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Imagine I have three points $p_1$, $p_2$, $p_3$ in $3$ dimensional space. Imagine I also have two points $c_1$ and $c_2$ in the same space. how to determine if $c_1$ and $c_2$ are on the different sides of $p_1p_2p_3$ plane ?

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Hint: Find the equation of the plane. Plug in $c1$ and $c2$, if the signs match, they’re on same side, else not.

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  • $\begingroup$ How to fin the equation of the plane then. Please answer with the exact formula with x1, x2, x3 and etc. $\endgroup$ – CerushDope Mar 5 '18 at 17:44
  • $\begingroup$ You will need to do some effort as well. You can use vectors, or there is a nice determinant form - both available with a little effort on Google. $\endgroup$ – Macavity Mar 5 '18 at 17:46
  • $\begingroup$ Check #18 at mathworld.wolfram.com/Plane.html for the determinant form, if you can’t find it easily. Try to understand why this works though. $\endgroup$ – Macavity Mar 5 '18 at 17:53
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First you find the plane passing through the three points p1,p2 and p3. It can be done by taking the normal to the plane to be $(p1-p2)\times (p1-p3) = n$. Note that the normal $n$ lies on one of the two sides. Then you find the two vectors connecting the plane to $c1$ and $c2$, i.e. $p1-c1$ and $p1-c2$. At this point the scalar product with the normal indicates how much angle is in between the normal and the two directions. Therefore, if $n\cdot (p1-c1)$ and $n\cdot (p1-c2)$ have different signs, they lie on different sides of the plane.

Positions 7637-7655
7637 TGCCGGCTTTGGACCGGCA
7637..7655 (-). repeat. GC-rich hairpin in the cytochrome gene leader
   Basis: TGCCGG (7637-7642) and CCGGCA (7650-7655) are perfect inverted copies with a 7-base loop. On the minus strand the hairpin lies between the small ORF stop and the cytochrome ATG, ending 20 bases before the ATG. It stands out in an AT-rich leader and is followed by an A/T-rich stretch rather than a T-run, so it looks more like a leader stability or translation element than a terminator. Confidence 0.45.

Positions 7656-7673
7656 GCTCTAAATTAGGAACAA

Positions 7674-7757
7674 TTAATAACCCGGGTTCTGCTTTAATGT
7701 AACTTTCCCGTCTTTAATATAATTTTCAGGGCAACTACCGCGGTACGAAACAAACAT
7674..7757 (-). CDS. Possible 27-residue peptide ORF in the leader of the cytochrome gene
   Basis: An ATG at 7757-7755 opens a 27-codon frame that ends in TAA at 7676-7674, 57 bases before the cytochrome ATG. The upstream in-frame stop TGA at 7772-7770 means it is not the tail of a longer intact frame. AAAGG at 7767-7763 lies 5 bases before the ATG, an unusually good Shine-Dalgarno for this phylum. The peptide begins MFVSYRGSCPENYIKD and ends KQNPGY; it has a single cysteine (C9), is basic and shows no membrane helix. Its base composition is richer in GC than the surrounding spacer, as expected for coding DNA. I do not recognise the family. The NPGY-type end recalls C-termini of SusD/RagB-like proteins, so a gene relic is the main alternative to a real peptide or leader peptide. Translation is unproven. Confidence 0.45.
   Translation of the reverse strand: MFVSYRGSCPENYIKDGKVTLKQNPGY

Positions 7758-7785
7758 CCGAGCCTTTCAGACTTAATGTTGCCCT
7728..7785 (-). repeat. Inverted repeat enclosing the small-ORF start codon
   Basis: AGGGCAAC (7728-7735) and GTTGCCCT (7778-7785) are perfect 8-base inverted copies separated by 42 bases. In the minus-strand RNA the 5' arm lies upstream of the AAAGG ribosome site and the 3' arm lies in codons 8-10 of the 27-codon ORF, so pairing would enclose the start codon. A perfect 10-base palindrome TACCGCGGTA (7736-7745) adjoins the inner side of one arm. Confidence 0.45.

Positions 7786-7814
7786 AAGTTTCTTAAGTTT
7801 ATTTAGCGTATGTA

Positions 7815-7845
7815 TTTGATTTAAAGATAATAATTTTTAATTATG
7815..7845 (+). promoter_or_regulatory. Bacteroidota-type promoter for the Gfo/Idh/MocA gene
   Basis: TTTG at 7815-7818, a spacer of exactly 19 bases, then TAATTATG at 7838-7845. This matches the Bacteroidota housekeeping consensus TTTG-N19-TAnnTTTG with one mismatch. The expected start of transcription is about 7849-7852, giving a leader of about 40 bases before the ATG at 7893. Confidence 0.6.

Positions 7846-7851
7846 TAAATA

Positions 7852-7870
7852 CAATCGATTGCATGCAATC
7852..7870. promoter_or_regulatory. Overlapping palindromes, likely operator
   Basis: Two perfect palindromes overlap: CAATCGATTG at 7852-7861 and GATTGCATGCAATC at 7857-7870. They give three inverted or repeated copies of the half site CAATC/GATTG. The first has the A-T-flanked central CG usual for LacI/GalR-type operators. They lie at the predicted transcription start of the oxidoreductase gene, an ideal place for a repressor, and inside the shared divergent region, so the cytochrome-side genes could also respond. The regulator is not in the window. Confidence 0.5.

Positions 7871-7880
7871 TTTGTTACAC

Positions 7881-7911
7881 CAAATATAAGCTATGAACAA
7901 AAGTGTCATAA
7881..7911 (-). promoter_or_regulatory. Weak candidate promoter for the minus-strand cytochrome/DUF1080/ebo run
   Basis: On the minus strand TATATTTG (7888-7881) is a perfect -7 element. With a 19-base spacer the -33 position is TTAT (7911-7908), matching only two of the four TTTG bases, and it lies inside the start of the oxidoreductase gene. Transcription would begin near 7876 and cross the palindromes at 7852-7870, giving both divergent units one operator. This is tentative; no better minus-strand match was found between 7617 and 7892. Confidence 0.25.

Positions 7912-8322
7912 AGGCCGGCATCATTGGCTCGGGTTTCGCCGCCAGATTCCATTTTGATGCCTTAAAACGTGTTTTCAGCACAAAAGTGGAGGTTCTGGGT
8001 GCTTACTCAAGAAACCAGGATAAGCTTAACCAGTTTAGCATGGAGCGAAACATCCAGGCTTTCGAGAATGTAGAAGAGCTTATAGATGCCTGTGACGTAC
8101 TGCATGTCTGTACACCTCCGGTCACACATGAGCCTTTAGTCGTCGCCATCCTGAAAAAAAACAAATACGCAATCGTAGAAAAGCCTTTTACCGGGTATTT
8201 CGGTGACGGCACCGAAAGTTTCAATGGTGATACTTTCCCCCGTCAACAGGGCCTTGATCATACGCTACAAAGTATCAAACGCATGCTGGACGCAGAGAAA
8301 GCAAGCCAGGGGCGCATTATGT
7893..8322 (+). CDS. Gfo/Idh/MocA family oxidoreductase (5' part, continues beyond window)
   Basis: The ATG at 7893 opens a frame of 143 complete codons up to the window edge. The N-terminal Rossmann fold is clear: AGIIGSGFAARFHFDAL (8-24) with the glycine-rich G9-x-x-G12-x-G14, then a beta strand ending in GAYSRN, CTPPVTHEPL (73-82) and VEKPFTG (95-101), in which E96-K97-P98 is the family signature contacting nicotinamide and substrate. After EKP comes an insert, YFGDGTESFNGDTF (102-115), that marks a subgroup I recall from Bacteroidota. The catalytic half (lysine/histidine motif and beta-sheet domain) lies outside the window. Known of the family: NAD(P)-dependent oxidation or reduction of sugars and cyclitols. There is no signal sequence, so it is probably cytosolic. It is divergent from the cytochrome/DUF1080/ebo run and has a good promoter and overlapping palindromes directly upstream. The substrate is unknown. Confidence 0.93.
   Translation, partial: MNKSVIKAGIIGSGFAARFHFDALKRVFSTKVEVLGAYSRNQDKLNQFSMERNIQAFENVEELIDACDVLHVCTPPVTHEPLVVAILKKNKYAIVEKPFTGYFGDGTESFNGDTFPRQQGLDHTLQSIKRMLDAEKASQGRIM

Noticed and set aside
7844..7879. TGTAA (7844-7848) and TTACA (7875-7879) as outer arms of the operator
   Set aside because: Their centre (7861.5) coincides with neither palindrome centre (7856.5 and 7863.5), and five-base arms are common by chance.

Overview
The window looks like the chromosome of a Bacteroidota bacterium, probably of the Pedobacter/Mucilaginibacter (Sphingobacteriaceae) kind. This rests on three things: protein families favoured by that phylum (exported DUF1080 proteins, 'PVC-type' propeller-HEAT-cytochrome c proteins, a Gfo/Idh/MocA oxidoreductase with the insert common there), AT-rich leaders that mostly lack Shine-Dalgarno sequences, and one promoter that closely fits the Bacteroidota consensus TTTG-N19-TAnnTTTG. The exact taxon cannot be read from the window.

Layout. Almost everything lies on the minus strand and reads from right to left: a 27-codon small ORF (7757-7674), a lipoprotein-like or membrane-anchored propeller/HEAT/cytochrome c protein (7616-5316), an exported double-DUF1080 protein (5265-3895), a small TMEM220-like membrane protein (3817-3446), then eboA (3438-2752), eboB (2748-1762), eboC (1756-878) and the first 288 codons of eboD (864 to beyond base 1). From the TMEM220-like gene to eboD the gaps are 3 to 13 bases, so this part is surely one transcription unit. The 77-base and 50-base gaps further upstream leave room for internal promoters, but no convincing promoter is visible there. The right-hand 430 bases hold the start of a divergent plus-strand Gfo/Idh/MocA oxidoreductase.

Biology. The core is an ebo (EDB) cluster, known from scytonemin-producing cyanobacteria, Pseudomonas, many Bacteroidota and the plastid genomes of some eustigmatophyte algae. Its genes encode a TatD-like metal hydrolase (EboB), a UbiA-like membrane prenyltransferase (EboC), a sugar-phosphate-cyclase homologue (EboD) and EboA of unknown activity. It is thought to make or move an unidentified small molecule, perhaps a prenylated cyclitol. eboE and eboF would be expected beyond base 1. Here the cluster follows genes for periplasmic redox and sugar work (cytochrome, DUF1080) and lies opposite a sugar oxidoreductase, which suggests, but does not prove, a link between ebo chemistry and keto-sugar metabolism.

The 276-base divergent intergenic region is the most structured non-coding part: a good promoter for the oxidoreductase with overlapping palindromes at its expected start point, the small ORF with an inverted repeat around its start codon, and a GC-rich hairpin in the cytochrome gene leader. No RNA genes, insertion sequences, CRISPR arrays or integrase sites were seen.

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HINT

  • find a normal vector $\vec n$ to the plane

  • use dot product by normal and vectors $\vec {PC}$ with $P\in$ plane

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